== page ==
After Ottawa Senators Sale, When Will an NHL Team Sell for $1 Billion?

NHL, Ottawa Senators. (Photo by Jaylynn Nash/Getty Images)***
NHL, Ottawa Senators. (Photo by Jaylynn Nash/Getty Images)*** /

Let’s turn back the clock to 2014, and let’s take a look at a different sport besides the NHL, like the NBA.

You probably remember the controversy surrounding former Los Angeles Clippers owner Donald Sterling, which forced him to sell the Clippers to current owner Steve Ballmer for around $2 billion.

It was the second time the purchase of a sports franchise crossed into the billion-dollar territory after the Los Angeles Dodgers sold for $2 billion back in 2012.

I use the Clippers as an example because I remember my high school self being amazed at the amount as they reported it on SportsCenter. “Billion, with a ‘B’, am I hearing this right?” I thought to myself.

My favorite team, the New Jersey Devils, sold (along with their home arena the Prudential Center) for a measly $320 million the summer before in 2013. Speaking of the NHL, that same year saw the Florida Panthers sell for $275 million to current owner Vincent Viola and the Phoenix Coyotes sell for $170 million.

When will an NHL team be sold with that billion-dollar price tag?

All are relative pocket change compared to the current cost of sports teams. Josh Harris, one of the co-owners who bought the Devils in 2013, submitted a bid for $6 billion to purchase the NFL’s Washington Commanders.

The NHL has yet to see one of its clubs join the billion-dollar club in terms of sales price. With the announcement that the Ottawa Senators will be sold to Michael Andlauer for a “record price”, we get close with a deal reported to be just under $1 billion.

Who will be the first NHL team to sell for a billion dollars?

Forbes 2022 ranking of the most valuable NHL franchises has fourteen teams (the New York Rangers, Toronto Maple Leafs, Montreal Canadiens, Chicago Blackhawks, Boston Bruins, Los Angeles Kings, Edmonton Oilers, Philadelphia Flyers, Washington Capitals, Seattle Kraken, Detroit Red Wings, New York Islanders, Vancouver Canucks, and Tampa Bay Lightning) valued between $1 billion and $2.2 billion.

For the record, Forbes evaluations are best described as a very informed guestimate. It includes factors such as last sale price (or how much was paid for the expansion fee), how popular the team is, do they have a new stadium, do they want their own stadium, do they need a new stadium, etc.

One of those teams that Forbes had over the $1 billion marker was the Tampa Bay Lightning. On Thursday, it was announced that Arctos Sports Partners would be purchasing a minority stake in the team.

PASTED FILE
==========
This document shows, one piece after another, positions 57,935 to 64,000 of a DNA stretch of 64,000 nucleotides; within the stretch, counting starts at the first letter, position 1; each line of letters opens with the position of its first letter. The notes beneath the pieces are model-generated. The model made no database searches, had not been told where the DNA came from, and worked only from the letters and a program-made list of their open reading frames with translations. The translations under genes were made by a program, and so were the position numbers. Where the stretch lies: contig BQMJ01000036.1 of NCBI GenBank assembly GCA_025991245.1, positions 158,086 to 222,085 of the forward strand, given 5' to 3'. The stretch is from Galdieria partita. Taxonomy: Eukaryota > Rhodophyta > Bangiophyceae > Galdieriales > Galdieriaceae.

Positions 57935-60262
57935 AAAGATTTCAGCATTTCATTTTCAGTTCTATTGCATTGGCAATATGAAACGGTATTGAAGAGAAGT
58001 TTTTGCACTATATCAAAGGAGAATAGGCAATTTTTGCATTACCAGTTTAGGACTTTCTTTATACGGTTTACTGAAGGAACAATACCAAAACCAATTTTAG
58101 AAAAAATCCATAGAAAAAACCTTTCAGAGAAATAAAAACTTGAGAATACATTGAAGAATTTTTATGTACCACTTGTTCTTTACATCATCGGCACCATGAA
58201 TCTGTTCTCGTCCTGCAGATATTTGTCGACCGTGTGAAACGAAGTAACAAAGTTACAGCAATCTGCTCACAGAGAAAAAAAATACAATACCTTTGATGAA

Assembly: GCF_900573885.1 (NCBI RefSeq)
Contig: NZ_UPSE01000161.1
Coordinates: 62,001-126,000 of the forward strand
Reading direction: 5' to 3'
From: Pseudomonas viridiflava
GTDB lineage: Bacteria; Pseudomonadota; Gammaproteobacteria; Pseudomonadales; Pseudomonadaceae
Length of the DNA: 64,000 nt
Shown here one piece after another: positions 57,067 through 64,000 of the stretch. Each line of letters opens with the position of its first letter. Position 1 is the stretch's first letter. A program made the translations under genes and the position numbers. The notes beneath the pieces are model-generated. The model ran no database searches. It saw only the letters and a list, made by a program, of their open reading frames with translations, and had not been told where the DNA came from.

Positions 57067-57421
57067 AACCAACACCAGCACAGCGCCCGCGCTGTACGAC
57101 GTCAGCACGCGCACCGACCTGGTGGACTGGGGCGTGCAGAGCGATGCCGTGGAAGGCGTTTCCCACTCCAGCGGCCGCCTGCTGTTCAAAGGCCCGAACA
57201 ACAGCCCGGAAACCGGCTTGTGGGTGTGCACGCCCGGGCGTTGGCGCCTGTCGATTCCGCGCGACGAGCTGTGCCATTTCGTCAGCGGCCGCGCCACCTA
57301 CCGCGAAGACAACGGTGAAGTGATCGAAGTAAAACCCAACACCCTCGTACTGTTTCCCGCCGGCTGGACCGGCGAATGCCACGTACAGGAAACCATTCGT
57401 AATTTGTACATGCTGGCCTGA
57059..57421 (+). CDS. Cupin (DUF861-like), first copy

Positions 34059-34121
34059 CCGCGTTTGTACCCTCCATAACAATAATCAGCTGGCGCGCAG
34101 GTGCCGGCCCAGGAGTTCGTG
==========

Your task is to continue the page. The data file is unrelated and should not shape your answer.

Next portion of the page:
Arctos was already a minority owner of the Lightning, so this will up their investment and ownership stake. The valuation of the entire team was placed at $1.4 billion, although the share Arctos will be purchasing is likely worth a lot less.

Vinik Sports Group, who bought the Lightning for only $170 million in 2010, will remain the majority owner.

Had the Senators gotten their long-awaited new stadium already, the purchase price most likely would have topped the billion-dollar mark. If they were a United States-based team, that could have pushed them over the top as well.

Canadian economic factors and the conversion between Canadian and American currency have long been a point of contention for the NHL.

As for the other billion-dollar teams, don’t expect any to go on sale soon, although there is always the possibility. James Dolan, who owns the MSG corporate entity that owns the New York Rangers, has been rumored to spin off some of his holdings (like their regional sports network) into a separate company. That could indirectly affect the Rangers valuation.

The Wirtz family has owned the Chicago Blackhawks since 1954. Will the recent scandals surrounding the franchise put them in a similar situation to Sterling was in the NBA? Probably not, and the franchise’s fortunes are getting a lot brighter with them winning the Connor Bedard lottery, so the Wirtz family will without a doubt see the franchise’s value increase from the increase in ticket sales and on-ice success.

A very interesting aspect in sports team sales is that it very often doesn’t just include the sports team only. Remember how I mentioned the Devils were sold in 2013 along with their stadium? Those additional assets can really drive up the price of a franchise.

On the other side, if a franchise is in significant debt or has arena issues (here’s looking at you, Coyotes), that could drive the purchase price down.

A Sports Business Journal article tracked every sports team sale from 1998-2018 along with any additional assets (minor league teams, arena, land around the arenas) sold in the deal. Take a look and you’ll see what’s been included in the deal.

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As much as we make fun of the Coyotes, owner Alex Meruelo seems committed to the Arizona market, for now at least. It would appear that every team in the NHL is in a very stable ownership position, so I wouldn’t expect a sale. Then again, the deal to sell the Pittsburgh Penguins to Fenway Sports Group last year was a bit surprising, but not completely unexpected.